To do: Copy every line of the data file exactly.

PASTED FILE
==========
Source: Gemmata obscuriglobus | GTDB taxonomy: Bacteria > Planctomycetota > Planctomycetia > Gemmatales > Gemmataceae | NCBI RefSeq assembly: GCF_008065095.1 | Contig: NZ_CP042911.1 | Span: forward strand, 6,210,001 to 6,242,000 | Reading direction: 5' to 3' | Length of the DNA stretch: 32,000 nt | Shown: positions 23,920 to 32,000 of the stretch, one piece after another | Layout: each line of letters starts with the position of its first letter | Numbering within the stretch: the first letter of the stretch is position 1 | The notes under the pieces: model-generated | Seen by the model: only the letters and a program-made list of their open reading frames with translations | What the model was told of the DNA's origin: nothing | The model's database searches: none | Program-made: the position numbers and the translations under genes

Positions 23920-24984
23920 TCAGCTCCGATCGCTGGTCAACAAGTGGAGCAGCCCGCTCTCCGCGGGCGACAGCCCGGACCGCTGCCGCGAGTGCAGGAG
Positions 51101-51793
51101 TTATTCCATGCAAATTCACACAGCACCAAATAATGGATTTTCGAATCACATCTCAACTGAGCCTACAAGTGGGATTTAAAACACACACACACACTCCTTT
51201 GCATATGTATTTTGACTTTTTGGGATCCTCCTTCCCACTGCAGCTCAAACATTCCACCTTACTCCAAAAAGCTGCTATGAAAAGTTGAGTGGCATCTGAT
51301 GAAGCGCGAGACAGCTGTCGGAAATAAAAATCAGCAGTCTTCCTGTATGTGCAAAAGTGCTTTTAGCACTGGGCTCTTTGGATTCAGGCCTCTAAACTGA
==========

Source: Gemmata obscuriglobus | GTDB taxonomy: Bacteria > Planctomycetota > Planctomycetia > Gemmatales > Gemmataceae | NCBI RefSeq assembly: GCF_008065095.1 | Contig: NZ_CP042911.1 | Span: forward strand, 6,210,001 to 6,242,000 | Reading direction: 5' to 3' | Length of the DNA stretch: 32,000 nt | Shown: positions 23,920 to 32,000 of the stretch, one piece after another | Layout: each line of letters starts with the position of its first letter | Numbering within the stretch: the first letter of the stretch is position 1 | The notes under the pieces: model-generated | Seen by the model: only the letters and a program-made list of their open reading frames with translations | What the model was told of the DNA's origin: nothing | The model's database searches: none | Program-made: the position numbers and the translations under genes

Positions 23920-24984
23920 TCAGCTCCGATCGCTGGTCAACAAGTGGAGCAGCCCGCTCTCCGCGGGCGACAGCCCGGACCGCTGCCGCGAGTGCAGGAG
Positions 51101-51793
51101 TTATTCCATGCAAATTCACACAGCACCAAATAATGGATTTTCGAATCACATCTCAACTGAGCCTACAAGTGGGATTTAAAACACACACACACACTCCTTT
51201 GCATATGTATTTTGACTTTTTGGGATCCTCCTTCCCACTGCAGCTCAAACATTCCACCTTACTCCAAAAAGCTGCTATGAAAAGTTGAGTGGCATCTGAT
51301 GAAGCGCGAGACAGCTGTCGGAAATAAAAATCAGCAGTCTTCCTGTATGTGCAAAAGTGCTTTTAGCACTGGGCTCTTTGGATTCAGGCCTCTAAACTGA